The cost of smoking-IV (external costs)
June 10, 2011 2 Comments
This is the fourth and final post on the social cost of smoking, which is estimated to be $40/pack. Prior posts have focused on the private cost ($33/pack), or those costs borne by smokers themselves, and the quasi-external costs ($5.50/pack), or those costs that were imposed upon the family of smokers. This post focuses on external costs, or those imposed on society by smoking. They are relatively small, around $1.50/pack, but may be the most important component of the social cost of smoking from a public policy perspective, because they represent a private action imposing costs on society.
Our cost estimation method compared the costs experienced by 24 year old smokers in 2000 with non smokers, and calculated life cycle estimates of cost that accounted for smoking cessation as well as differential morbidity and mortality that were related to smoking. To do this we identified the magnitude of specific external costs and then subtracted the excise taxes paid by smokers to arrive at the net external cost. We projected that the average excise taxes paid by 24 year old smokers in the year 2000 over the course of their smoking career would be $0.36/pack in federal taxes and $0.40/pack in state taxes. Our estimates were based on national averages in 2000 and were not done in a state-specific manner. In sum, our results show that while smokers could be expected to pay around $0.76/pack in excise taxes, the costs their smoking imposes on society is higher. This yields our net external cost estimate of around $1.50/pack.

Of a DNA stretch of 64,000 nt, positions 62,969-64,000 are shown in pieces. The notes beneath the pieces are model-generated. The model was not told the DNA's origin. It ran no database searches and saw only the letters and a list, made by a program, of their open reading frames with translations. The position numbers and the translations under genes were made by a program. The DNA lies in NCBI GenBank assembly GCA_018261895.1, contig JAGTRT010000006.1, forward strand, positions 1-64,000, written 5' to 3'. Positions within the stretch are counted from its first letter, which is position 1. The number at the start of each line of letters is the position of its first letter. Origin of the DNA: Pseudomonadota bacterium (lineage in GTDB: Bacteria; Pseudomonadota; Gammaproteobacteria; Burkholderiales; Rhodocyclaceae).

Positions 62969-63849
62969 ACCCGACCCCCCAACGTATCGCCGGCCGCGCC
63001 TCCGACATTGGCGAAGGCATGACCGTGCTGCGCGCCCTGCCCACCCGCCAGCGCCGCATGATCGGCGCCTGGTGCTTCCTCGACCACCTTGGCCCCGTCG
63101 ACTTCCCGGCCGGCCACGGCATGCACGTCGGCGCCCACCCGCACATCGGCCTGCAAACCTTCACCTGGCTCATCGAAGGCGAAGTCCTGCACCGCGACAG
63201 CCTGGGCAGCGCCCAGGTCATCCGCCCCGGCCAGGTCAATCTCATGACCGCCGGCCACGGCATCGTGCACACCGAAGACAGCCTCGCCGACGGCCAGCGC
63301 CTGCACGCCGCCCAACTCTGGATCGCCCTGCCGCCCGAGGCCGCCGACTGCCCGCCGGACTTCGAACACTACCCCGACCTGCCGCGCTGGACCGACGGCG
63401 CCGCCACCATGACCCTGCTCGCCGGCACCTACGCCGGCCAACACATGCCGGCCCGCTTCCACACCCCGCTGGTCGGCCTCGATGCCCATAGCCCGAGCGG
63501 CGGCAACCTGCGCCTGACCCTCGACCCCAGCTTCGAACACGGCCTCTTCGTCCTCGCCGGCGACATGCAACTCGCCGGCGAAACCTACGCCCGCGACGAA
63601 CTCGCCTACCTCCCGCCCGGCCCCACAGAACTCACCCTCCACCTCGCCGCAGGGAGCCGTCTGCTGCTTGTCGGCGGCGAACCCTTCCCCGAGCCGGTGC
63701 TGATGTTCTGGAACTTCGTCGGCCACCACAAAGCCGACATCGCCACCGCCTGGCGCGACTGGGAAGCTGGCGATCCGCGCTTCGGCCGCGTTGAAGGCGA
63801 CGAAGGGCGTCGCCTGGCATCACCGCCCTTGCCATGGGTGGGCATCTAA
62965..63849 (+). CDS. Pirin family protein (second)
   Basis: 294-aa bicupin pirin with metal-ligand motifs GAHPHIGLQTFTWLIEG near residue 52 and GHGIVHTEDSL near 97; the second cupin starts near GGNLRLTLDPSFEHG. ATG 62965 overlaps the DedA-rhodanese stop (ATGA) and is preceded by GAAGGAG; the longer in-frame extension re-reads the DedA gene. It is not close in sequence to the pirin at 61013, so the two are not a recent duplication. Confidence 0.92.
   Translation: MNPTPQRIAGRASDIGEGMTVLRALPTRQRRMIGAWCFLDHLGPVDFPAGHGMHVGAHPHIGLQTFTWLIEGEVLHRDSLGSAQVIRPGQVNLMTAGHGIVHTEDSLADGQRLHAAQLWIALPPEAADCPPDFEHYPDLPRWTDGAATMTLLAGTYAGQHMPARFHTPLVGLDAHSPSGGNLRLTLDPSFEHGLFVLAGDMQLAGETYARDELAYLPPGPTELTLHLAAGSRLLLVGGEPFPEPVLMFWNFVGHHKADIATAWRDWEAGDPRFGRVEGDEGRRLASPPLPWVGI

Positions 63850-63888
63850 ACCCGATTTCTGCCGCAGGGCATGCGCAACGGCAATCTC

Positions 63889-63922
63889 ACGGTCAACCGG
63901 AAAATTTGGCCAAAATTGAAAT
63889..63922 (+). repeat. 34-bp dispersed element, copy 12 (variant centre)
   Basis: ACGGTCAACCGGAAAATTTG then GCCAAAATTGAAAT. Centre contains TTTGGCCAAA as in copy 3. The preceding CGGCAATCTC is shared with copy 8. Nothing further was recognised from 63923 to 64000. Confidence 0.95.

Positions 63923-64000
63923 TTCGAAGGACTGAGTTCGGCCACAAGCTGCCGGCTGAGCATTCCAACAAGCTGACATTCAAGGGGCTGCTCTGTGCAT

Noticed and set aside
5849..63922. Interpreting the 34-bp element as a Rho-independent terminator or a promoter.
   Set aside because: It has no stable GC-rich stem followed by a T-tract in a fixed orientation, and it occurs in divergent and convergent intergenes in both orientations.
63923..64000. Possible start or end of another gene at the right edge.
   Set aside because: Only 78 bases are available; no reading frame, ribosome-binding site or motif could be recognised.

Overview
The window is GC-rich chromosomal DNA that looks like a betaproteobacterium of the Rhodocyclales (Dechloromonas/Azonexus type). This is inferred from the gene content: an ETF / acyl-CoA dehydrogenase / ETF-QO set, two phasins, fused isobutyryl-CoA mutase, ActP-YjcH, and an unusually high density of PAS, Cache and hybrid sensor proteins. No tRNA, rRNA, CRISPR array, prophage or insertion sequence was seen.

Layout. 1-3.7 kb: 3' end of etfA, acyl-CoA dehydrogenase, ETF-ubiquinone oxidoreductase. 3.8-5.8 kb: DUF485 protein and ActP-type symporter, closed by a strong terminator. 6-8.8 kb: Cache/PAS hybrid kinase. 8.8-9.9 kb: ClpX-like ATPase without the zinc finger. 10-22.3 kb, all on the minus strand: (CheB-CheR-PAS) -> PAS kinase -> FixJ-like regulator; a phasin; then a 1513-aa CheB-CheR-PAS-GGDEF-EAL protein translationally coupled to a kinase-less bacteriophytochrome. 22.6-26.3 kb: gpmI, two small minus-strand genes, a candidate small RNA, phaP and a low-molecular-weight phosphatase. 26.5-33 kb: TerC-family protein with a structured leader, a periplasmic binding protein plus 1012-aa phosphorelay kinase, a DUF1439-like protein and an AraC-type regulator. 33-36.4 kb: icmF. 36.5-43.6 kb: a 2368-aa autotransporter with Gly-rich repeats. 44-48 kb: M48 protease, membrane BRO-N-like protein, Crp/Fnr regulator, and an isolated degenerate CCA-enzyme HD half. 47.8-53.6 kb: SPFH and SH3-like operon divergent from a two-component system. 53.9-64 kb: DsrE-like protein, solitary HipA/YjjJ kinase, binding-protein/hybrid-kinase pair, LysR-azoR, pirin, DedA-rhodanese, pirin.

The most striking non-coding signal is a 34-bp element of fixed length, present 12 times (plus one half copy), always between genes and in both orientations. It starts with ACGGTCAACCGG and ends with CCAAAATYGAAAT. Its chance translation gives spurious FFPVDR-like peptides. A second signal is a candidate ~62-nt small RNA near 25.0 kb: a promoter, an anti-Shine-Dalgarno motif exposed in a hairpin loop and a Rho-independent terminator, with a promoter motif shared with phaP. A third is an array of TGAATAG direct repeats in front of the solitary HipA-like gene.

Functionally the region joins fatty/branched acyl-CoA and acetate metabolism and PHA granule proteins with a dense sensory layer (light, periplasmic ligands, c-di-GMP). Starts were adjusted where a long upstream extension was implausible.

Major sources of external cost include life insurance outlays of $1.78/pack. This figure means that smokers (who do pay higher life insurance premiums) do not pay premiums that are high enough to account for their observed mortality as compared to non smokers who purchase private life insurance. This is an example of private decisions on the part of smokers and non smokers in life insurance markets that have the effect of non smokers cross subsidizing smokers. The magnitude of the effect is larger than the net external costs of smoking. Other external costs include foregone tax receipts on lost Social Security taxable earnings ($1.02/pack), work loss due to sick leave, ($0.76/pack), and small productivity losses while smokers do work ($0.24/pack), again as compared to non smokers.
Across the entire smoking career, smokers impose around $0.49/pack in external medical care costs that are not borne by the smoker. However, the impact differs substantially by the type of payer. Private insurers bear the majority of the brunt, with Medicaid experiencing smaller increased costs due to smoking. However, smokers have lower Medicare costs relative to non smokers when using our life cycle cost estimation approach. The increased cost of smoking to private insurance, and smaller increases to Medicaid due to smoking are simply larger than the reduction in lifetime Medicare benefits that smokers receive.